May 2013 – Lake Ray Hubbard

These pictures were taken back in May of 2013. I snapped these shots as kind of an afterthought–I was busy working another project at the time, and that effort had the bulk of my focus. These medium-sized wading birds did strike me as being slightly unusual, however, so I took a couple of pictures, and then quickly returned to my primary objective. I had intended to use these photos to work the ID as soon as I got home that evening. Instead, I filed the pictures away and promptly forgot about them.

Recently, and just by chance, I stumbled across the photos again–the first time I had seen them in years. This time I DID do the identification homework, and I was pleased to discover that these are Hudsonian Godwits–a migratory bird that can only be viewed in the metroplex during a narrow window of time in the spring. I have not seen them before or since.

So glad I took a second look at these pictures!

Hudsonian Godwits at Lake Ray Hubbard
Noticed the banded birds in this group (left)
The godwit in the center of this group is wearing a leg band
Hudsonian Godwits feed on small aquatic invertebrates
Here is our banded bird once again
There were approximately a dozen individuals in this group
According to ebird.org most metroplex godwit sightings occur in April or May. There are very few records outside those months
This bird may have an ankle band
The shallow water here seemed to be to the godwits’ liking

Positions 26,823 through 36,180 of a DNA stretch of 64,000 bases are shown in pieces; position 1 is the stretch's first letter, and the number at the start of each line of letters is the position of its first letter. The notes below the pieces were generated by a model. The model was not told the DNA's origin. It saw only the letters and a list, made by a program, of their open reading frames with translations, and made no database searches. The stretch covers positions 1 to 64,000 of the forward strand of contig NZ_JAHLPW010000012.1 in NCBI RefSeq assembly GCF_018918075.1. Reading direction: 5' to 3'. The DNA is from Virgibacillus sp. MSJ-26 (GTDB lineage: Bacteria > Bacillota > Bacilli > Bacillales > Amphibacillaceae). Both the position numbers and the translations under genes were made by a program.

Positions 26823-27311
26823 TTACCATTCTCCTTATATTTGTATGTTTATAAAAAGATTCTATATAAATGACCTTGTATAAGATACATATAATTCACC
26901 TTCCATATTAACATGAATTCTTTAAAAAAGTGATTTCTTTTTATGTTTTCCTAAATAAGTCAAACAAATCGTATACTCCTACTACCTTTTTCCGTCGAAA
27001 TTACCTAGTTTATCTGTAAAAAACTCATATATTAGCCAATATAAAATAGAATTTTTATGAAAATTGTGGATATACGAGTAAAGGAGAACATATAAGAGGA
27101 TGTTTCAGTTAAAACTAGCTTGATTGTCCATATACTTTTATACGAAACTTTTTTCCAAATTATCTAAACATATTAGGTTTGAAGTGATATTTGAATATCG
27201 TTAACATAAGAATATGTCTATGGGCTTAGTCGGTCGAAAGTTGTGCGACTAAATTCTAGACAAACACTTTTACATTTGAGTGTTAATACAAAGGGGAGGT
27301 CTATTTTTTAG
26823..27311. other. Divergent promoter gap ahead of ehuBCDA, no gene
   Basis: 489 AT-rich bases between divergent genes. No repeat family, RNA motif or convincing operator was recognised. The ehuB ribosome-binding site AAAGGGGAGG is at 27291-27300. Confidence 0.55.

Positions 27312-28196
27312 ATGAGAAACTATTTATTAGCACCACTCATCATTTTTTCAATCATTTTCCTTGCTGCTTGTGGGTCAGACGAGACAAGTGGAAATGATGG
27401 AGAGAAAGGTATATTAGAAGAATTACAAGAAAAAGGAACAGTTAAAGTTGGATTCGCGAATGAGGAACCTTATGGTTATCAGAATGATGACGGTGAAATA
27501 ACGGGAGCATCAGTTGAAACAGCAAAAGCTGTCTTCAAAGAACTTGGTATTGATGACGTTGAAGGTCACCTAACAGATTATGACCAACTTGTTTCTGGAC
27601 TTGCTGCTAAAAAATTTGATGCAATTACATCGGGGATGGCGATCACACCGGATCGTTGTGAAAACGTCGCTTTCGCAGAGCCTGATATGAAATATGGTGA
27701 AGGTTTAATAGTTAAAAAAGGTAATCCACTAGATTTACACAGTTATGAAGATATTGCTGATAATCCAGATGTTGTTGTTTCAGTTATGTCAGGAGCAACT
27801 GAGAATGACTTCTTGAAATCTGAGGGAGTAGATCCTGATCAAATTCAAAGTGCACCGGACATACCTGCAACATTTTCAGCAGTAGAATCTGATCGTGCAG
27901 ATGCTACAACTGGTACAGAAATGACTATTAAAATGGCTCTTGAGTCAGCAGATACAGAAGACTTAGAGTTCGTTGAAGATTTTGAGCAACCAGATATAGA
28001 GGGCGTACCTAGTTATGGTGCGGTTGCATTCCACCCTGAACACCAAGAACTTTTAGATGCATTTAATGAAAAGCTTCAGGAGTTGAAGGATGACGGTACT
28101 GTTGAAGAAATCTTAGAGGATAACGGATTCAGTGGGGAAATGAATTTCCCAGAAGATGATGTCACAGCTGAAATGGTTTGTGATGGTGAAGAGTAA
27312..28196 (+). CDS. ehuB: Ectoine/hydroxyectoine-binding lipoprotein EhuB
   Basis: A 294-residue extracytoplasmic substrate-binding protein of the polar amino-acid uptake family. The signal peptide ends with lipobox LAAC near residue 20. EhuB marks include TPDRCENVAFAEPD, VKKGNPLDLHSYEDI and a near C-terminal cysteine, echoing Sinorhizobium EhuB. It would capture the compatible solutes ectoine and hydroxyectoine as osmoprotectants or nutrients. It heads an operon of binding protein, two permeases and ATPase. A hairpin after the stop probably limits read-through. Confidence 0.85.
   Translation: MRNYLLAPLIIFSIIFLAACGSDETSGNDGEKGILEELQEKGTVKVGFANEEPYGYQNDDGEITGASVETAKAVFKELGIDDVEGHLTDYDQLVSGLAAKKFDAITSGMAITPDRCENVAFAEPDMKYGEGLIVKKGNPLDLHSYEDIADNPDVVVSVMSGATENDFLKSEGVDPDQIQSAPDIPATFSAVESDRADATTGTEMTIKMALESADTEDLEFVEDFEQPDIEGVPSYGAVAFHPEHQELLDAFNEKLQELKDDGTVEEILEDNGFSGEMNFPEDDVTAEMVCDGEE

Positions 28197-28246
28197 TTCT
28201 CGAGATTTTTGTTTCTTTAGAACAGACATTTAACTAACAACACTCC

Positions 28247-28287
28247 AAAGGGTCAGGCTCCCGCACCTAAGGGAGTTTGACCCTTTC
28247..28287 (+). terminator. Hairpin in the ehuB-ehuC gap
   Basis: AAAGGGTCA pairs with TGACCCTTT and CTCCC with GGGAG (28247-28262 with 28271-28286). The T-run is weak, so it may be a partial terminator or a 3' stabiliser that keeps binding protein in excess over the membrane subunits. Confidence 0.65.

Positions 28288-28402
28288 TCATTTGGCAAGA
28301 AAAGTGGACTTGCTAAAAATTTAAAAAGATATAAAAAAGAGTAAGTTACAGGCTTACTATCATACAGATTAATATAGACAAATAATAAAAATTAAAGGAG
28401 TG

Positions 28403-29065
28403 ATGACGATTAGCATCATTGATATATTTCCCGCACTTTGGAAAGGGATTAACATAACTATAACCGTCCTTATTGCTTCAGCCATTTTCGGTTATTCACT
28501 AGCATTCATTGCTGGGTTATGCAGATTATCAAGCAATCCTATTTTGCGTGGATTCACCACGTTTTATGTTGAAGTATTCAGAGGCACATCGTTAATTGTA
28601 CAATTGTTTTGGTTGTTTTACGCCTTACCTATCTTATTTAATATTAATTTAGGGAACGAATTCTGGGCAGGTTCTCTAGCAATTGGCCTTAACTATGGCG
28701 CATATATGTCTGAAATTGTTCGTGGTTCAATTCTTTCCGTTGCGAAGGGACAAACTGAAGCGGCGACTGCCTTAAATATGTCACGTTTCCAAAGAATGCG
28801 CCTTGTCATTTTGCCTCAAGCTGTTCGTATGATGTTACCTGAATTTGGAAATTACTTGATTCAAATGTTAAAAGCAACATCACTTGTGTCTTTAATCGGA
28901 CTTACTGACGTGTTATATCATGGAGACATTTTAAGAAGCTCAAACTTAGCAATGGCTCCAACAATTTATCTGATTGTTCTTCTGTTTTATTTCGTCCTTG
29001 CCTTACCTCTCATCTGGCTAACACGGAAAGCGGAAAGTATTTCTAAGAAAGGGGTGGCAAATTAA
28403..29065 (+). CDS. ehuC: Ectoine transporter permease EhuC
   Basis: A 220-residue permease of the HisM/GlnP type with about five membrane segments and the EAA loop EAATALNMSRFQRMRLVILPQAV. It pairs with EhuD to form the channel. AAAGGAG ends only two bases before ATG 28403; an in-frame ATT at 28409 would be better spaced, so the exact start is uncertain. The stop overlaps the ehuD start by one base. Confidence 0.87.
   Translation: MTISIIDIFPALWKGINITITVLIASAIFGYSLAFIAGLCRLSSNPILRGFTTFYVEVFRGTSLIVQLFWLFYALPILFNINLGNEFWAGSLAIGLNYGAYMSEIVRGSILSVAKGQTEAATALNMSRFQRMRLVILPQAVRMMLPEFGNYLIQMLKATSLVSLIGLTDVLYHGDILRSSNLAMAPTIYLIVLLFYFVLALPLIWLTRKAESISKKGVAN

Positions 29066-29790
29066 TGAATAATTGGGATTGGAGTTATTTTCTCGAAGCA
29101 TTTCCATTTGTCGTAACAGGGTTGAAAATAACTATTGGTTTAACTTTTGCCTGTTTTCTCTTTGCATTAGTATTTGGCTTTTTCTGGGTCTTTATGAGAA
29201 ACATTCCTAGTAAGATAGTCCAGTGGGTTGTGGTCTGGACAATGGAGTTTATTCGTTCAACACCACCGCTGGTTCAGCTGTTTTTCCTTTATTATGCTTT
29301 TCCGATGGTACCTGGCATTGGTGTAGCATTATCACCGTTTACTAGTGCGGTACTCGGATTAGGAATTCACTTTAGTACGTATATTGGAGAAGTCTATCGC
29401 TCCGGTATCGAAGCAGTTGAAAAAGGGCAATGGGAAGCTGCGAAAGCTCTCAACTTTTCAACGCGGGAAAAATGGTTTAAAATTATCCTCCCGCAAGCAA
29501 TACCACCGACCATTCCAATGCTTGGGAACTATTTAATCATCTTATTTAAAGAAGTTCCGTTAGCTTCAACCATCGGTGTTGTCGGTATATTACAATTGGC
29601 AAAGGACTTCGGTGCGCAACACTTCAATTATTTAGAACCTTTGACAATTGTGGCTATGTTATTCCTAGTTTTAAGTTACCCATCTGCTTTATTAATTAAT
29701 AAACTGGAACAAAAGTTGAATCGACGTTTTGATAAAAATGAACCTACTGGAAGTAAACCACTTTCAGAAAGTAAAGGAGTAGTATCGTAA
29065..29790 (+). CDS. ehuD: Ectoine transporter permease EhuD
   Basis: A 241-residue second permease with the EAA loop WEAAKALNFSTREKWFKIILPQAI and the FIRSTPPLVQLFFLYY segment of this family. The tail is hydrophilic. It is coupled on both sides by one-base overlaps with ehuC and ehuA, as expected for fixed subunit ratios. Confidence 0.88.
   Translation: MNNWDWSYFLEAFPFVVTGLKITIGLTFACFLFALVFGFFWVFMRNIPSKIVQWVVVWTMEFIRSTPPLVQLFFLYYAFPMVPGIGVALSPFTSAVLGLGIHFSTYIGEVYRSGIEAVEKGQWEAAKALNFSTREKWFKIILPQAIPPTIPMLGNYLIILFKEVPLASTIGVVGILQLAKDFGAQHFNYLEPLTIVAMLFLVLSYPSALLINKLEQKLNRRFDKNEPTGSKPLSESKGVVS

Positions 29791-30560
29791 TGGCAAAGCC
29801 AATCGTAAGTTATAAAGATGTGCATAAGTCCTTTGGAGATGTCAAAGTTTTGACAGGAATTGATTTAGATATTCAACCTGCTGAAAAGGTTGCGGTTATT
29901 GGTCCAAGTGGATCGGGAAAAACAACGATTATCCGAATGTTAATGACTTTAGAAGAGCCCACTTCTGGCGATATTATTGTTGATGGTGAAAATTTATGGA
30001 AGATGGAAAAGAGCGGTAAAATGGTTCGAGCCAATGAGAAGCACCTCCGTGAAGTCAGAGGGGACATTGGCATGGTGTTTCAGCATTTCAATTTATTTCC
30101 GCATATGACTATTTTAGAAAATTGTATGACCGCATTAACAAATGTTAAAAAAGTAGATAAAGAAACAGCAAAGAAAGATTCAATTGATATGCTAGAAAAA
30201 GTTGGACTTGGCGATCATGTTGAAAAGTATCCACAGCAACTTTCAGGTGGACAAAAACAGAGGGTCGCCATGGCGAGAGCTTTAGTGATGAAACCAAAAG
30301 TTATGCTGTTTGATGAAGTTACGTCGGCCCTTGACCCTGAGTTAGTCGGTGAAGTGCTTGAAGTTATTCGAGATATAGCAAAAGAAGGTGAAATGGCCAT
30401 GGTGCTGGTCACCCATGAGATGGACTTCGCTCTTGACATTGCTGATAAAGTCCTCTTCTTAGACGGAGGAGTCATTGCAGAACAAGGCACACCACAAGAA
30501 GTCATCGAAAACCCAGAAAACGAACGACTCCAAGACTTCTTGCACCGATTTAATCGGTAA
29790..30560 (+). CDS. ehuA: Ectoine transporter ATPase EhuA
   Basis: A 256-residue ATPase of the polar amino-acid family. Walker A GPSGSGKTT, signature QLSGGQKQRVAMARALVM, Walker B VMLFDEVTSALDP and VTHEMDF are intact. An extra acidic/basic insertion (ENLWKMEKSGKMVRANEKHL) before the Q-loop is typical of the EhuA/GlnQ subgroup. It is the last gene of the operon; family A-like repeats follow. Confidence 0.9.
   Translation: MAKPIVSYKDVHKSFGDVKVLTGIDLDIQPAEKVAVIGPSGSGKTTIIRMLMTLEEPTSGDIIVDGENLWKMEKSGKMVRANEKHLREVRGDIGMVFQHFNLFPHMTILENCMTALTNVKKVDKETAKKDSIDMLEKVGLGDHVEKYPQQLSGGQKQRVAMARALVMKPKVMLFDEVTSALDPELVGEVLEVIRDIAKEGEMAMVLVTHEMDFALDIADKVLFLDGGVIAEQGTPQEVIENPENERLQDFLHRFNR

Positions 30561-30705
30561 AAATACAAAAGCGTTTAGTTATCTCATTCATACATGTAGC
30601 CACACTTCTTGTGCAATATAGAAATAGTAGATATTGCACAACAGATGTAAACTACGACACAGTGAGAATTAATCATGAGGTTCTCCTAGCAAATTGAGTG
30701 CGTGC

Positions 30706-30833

The red-breasted birds are wearing their breeding plumage
A trio of godwits

This how Wikipedia describes the Hudsonian Godwit…

The Hudsonian godwit (Limosa haemastica) is a large shorebird in the sandpiper family, Scolopacidae. The genus name Limosa is from Latin and means “muddy”, from limus, “mud”. The specific haemastica is from Ancient Greek and means “bloody”. An 18th century name for this bird was red-breasted godwit. The English term “godwit” was first recorded in about 1416–7 and is believed to imitate the bird’s call

Adults have long dark legs and a long pink bill with a slight upward curve and dark at the tip. The upper parts are mottled brown and the underparts are chestnut. The tail is black and the rump is white. They show black wing linings in flight. The legs and feet are bluish-grey.

Their breeding habitat is the far north near the tree line in northwestern Canada and Alaska, also on the shores of Hudson Bay. They nest on the ground, in a well-concealed location in a marshy area. The female usually lays 4 olive-buff eggs marked with darker splotches. Incubation period is 22 days. Both parents look after the young birds, who find their own food and are able to fly within a month of hatching.

These birds forage by probing in shallow water. They mainly eat insects and crustaceans.

Distribution Map
Orange – Breeding, Yellow – Migration, Blue – Nonbreeding